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Good news at last! Yesterday Americans learnt they had received a real pay rise in March. On a non-seasonally adjusted basis the consumer price index fell 0.4 per cent year-on-year, the first decline in half a century. Lower fuel prices helped – core CPI, which strips out energy and food prices, was up 1.8 per cent. But prices look to be heading down. Indeed, even core numbers would barely have risen month-on-month if not for an 11 per cent tax-related rise in cigarette prices.
Of course, data suggesting deflation is round the corner is nothing to celebrate. Compared with February, prices are now falling for food, housing, apparel and transportation on a seasonally adjusted basis. In addition, there is little pricing power for service industries such as healthcare and education. If this trend continues the US risks falling into a similar deflationary mire experienced by Japan for much of this decade.
It is too early to say for sure. This latest data, however, should give pause to those piling into real assets or inflation protected bonds. Sure massive stimulus packages and a ballooning Fed balance sheet would normally raise the inflation flag. But these are not normal times. For a start, consumer prices remain closely tied to the slack in the economy. The Congressional Budget Office reckons that this so-called “output gap” will be about 7 per cent this year and next. Even using optimist growth assumptions, the CBO does not forecast this gap to close before 2015.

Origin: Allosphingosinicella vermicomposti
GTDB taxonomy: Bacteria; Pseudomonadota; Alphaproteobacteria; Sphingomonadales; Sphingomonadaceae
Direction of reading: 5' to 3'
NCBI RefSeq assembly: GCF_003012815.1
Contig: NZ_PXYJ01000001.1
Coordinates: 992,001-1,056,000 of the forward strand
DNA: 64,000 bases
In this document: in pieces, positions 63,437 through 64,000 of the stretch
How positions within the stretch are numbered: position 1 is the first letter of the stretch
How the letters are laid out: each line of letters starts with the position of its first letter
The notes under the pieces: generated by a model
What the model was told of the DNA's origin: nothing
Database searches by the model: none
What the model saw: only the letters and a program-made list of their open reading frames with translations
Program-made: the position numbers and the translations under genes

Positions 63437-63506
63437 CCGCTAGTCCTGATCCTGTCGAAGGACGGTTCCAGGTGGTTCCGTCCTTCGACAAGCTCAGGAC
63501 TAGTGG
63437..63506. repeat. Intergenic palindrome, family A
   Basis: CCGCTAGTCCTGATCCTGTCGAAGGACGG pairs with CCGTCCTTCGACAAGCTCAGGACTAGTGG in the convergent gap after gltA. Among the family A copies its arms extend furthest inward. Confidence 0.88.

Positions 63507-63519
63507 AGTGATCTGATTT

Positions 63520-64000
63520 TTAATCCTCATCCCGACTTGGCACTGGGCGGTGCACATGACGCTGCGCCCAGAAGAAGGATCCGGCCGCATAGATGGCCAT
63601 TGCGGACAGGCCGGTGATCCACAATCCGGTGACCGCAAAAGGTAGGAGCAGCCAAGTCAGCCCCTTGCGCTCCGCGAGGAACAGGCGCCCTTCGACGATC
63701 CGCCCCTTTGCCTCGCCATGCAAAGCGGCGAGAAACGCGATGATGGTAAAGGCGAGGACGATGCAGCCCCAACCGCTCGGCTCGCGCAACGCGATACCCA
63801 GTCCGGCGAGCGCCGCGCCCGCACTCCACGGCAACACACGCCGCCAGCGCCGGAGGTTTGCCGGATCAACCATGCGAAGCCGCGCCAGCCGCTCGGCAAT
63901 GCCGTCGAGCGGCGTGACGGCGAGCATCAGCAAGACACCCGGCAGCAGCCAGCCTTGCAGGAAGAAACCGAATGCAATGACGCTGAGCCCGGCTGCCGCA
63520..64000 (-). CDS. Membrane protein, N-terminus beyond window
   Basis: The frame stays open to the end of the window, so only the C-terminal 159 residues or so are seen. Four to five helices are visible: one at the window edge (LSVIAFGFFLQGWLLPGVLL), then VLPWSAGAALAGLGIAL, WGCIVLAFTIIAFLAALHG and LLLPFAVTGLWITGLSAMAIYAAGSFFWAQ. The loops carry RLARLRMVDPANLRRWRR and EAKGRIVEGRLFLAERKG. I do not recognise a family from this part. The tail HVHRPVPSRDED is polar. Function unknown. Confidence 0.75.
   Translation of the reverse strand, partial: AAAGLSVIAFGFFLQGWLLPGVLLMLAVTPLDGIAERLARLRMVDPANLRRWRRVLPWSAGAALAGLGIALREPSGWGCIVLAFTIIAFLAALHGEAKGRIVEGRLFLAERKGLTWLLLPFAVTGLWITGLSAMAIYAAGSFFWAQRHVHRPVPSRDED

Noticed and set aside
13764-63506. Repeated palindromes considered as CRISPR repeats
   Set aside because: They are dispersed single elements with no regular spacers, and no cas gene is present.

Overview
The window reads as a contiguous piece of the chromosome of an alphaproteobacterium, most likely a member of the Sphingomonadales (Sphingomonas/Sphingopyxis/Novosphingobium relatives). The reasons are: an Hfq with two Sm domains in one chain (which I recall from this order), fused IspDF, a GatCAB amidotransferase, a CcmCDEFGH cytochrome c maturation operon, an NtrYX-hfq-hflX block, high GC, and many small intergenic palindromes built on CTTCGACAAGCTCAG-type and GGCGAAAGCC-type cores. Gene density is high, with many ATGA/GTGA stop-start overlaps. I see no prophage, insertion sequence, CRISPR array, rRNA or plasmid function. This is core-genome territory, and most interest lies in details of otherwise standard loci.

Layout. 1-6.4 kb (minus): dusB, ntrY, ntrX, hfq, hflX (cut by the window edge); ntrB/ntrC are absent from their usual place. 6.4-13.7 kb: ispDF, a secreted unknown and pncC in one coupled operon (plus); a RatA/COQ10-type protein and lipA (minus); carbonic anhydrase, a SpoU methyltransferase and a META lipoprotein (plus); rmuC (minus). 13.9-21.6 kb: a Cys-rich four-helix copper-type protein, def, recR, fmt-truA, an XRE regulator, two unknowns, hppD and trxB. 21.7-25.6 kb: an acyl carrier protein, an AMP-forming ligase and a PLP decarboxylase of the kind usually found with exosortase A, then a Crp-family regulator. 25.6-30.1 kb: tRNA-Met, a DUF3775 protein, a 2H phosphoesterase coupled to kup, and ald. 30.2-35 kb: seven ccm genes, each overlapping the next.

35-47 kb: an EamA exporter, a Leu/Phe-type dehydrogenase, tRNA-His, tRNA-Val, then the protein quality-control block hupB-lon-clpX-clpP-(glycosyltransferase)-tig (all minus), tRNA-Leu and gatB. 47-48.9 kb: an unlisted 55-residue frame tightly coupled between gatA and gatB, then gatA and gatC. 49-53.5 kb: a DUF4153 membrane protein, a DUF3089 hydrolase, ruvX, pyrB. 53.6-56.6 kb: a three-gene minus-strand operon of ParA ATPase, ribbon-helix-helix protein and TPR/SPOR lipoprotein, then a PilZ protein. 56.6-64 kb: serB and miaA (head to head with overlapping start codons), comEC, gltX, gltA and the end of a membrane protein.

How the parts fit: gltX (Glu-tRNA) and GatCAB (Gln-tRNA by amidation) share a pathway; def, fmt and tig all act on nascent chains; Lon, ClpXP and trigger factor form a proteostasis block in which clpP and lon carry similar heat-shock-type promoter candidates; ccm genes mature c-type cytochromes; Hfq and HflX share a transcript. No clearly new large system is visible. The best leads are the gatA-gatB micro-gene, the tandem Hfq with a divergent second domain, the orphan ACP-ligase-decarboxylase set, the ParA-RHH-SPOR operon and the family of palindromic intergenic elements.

Nor, as some fear, does the fact that the monetary base has almost doubled to $1,700bn since September necessarily led to inflation. Goldman Sachs points out that the Fed can rein in many of its programmes very quickly if necessary, and raise interest rates or even issue its own debt to soak up liquidity. For now, at least, deflation remains enemy number one.
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